Probability of market downturns
A 5% drop would effectively wipe out year-to-date gains for the Dow and S&P 500 and chop the Nasdaq’s rise in 2017 in half. But such a move isn’t out of the ordinary, and some even view retreats of that order as cathartic.
So far, however, the market has proved to be resilient, albeit relatively rangebound, even as Trump rattled nerves with his failure to get a vote on a bill to replace and repeal Obamacare. The apparent dysfunction has fueled skepticism about Trump’s ability to win approval of corporate tax cuts, which had been the backbone of the market’s ebullience.
The struggle for direction
“I would say post the ACA-replacement failure, the market is really likely to be a bit directionless,” David Lafferty, chief market strategist at Natixis Global Asset Management, told MarketWatch.
Lafferty said the market may be stuck in a rut with an improving global economy and earnings creating a floor for stocks and lofty valuations capping further sharp gains.
“The movement that you’ve seen in the middle has been based on the optimism around Trump,” Lafferty said.
“If [Trump] is going to struggle and the market’s already gone up 12%, the more [Trump-inspired] expectations are called into question, and the market for bonds are going to get a bid,” driving down yields, he said.
Vassilis Dagioglu, a portfolio manager at Mellon Capital, which manages $360 billion, said fundamentals, including U.S. first-quarter earnings season, which will kick off mid-April, are expected to continue a recent trend of improvement. Analysts have made fewer cuts to earnings estimates than in previous quarters.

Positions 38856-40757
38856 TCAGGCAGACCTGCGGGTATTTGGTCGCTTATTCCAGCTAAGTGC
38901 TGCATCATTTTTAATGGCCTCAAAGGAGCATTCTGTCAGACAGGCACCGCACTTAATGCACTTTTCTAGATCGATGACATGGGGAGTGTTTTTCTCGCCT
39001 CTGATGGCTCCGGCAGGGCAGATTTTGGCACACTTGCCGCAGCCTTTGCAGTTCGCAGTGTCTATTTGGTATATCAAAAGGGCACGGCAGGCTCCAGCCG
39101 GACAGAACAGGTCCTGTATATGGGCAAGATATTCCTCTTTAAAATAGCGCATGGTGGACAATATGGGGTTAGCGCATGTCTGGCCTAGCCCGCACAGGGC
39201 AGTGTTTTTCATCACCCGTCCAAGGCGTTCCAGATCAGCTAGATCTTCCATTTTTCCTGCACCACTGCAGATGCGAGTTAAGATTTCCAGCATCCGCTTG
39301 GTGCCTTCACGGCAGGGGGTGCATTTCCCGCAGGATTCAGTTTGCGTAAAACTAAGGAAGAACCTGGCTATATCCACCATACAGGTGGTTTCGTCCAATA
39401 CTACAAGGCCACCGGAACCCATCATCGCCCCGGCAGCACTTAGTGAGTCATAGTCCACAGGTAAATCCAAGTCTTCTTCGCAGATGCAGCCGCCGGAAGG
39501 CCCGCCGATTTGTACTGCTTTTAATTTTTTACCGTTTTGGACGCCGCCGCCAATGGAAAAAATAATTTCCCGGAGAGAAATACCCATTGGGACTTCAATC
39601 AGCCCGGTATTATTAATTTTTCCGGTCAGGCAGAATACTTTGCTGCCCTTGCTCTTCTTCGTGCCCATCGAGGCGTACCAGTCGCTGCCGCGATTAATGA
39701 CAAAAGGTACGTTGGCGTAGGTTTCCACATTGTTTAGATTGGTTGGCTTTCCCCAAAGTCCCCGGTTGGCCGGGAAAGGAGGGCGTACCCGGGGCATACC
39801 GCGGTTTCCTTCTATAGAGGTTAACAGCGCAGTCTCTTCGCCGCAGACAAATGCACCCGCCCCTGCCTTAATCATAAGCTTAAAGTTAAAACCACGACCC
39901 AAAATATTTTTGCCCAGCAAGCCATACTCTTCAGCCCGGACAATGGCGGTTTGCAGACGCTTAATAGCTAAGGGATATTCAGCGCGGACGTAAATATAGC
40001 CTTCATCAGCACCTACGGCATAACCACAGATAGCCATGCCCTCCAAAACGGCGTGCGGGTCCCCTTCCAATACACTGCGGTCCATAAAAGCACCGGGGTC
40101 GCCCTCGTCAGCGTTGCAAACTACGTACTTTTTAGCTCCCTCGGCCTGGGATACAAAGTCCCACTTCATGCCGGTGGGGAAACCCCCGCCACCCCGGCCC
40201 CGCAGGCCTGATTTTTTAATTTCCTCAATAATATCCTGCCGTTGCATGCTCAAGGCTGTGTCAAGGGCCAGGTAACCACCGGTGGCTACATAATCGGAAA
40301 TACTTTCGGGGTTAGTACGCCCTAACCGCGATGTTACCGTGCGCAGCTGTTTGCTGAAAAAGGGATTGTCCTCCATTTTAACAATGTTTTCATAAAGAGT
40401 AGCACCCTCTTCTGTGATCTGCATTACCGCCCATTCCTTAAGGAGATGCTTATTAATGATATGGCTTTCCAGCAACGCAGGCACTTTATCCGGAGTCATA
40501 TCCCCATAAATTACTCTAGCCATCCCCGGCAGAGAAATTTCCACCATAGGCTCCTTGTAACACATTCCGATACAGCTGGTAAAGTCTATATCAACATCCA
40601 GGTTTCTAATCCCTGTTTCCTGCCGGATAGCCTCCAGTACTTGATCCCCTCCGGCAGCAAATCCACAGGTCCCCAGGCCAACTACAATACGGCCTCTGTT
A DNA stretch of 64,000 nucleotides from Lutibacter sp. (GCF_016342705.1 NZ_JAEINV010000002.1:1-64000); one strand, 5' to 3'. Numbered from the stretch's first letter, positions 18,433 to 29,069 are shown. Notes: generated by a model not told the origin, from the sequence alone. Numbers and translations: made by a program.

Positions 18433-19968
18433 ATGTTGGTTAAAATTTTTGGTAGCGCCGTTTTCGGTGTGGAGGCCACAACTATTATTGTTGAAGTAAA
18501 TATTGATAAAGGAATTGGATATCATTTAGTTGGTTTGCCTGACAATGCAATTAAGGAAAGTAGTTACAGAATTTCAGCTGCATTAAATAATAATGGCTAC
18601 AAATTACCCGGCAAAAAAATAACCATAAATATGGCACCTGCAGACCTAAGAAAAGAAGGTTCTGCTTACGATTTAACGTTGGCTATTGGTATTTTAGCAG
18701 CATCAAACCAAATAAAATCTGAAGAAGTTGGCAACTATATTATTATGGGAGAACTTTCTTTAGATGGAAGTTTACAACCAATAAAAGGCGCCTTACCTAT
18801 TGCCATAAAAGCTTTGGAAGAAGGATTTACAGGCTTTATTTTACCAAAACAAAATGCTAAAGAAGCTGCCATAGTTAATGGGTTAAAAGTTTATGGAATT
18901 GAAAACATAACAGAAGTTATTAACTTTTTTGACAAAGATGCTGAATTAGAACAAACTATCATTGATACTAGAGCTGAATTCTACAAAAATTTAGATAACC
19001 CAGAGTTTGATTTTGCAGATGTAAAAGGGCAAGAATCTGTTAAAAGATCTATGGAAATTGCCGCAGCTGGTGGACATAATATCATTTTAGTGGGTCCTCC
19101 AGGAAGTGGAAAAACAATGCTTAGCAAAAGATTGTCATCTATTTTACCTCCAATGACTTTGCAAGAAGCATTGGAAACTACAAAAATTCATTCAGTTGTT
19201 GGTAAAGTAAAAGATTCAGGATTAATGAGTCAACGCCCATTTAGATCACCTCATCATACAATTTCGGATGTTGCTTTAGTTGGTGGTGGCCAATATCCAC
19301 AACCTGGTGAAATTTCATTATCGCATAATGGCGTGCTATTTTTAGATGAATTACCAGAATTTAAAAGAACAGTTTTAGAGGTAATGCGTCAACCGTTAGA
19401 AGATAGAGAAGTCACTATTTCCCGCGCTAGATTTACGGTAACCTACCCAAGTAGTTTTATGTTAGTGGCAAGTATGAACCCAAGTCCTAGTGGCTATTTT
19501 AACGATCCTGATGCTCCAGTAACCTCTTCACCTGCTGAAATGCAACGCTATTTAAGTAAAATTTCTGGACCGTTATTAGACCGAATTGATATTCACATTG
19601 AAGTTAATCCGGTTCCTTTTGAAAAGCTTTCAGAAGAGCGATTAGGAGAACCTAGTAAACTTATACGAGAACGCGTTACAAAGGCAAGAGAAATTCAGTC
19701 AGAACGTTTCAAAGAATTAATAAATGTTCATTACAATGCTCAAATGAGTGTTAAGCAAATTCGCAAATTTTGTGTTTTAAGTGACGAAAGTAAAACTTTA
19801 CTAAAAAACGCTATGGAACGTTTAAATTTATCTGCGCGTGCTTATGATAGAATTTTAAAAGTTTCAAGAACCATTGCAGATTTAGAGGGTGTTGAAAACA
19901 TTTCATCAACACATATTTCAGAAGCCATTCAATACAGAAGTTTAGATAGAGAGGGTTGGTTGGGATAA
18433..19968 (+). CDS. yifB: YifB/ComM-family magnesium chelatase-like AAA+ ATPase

In light of that, Dagioglu said he is upbeat on U.S. equities, though he sees markets outside the U.S. as offering better value.
“We will see some pullbacks, 5% is likely, but barring some kind of external shock, the odds of a 15% or 20% drop are actually quite low at this point,” he speculated.
Wells Fargo’s Manley says a lot of folks are thinking about, and even bracing for a correction. Sometimes, that serves as an antidote against a pullback: “Everyone’s on tenterhooks and that’s good.
“Nerves are a wonderful thing, the more we worry about things, the less likely they are to happen,” he said.